Monday, July 9, 2018

Writing, Travel and Letting Go




A two-week vacation to the English Lake District, timed to coincide with my birthday on July 11, begins today. A couple birthdays ago, I went to London and before that, women’s writing conferences. Gifts to myself. Gifts to the writer. 

I’m traveling to the place where mountains, forests and lakes inspired Wordsworth. Windermere is not far from Manchester where my grandmother, Annie Beatrice Dean Weidener, was born. As a young woman, she traveled from England to Philadelphia, where she met my grandfather, Andrew Weidener, a marketing and sales manager for the Pennsylvania Railroad. After he died of a heart attack at the age of fifty-nine, Nanny ran a small boarding house (now called a bed and breakfast) in Germantown, serving tea to strangers, her cat purring on the windowsill …. 

http://www.susanweidener.com/2015/07/family-legacy-through-memoir-and-poetry.html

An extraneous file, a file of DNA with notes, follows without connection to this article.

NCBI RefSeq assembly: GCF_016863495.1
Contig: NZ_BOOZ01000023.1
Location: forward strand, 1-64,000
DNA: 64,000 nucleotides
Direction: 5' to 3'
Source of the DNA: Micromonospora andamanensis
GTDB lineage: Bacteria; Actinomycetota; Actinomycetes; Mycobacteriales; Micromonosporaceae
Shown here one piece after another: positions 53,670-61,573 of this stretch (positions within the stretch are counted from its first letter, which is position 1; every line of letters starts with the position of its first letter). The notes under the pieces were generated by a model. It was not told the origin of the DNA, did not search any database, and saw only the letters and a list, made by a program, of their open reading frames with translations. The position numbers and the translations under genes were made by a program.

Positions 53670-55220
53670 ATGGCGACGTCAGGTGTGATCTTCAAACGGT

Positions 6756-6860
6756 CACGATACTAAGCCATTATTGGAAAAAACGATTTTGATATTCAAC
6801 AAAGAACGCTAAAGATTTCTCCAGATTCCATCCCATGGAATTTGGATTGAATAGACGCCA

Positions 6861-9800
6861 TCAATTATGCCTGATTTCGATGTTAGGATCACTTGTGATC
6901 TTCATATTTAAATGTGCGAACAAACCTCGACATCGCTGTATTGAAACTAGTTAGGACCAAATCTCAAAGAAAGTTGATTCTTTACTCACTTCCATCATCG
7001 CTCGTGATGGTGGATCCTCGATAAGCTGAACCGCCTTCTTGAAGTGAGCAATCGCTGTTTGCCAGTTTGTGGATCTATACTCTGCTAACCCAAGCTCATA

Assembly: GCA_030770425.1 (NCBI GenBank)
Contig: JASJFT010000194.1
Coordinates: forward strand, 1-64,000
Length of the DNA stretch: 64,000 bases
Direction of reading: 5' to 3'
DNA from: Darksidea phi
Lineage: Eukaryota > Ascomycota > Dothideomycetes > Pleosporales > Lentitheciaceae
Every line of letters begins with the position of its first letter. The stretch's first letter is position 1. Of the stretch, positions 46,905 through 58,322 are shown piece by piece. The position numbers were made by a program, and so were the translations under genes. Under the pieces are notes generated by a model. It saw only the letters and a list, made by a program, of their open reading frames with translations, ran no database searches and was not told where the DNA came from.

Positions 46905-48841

Like my grandmother, I travel. Lately, I’ve sensed a need to travel a new path … thinking of Robert Frost “two roads diverged in a wood and I—I took the one less traveled by”; a new beginning, a new endeavor, a new path. Which to choose? So many options.

Reflection and time, along with patience and good humor, help. Maybe, I’ll learn I’m right where I’m meant to be.

Several years ago, when my sons and I were in Hong Kong, we took a bus to Lantau Island. We climbed the endless steep steps to the top of the hill where a huge, seated bronze Buddha sat on a lotus throne and stared with impenetrable serenity toward the horizon. Alex said that Buddhists believe life is a struggle and the human condition one of pain and suffering. The way to reach nirvana lies not in holding onto relationships, or anything worldly, but in letting go.Warm breezes from the Sea of China mingled with the scent of incense, as monks prayed and mediated by the Buddha.

Writing is a way of letting go, of absorbing pain and moving on. It is my survival guide, my traveling companion.  I’m writing this now before heading to the airport.

As a writer, you look for a moonlit night thousands of miles from home, a conversation in a pub filled with old geezers and young people, alike.The notebook waits, pulled out of a suitcase. Thoughts and impressions jotted down. A memory, a moment, write it so you won’t forget. And I’ll think of my grandmother, how her life began in England, where I now travel.
Susan in Westport, New Zealand

See you in a couple weeks.

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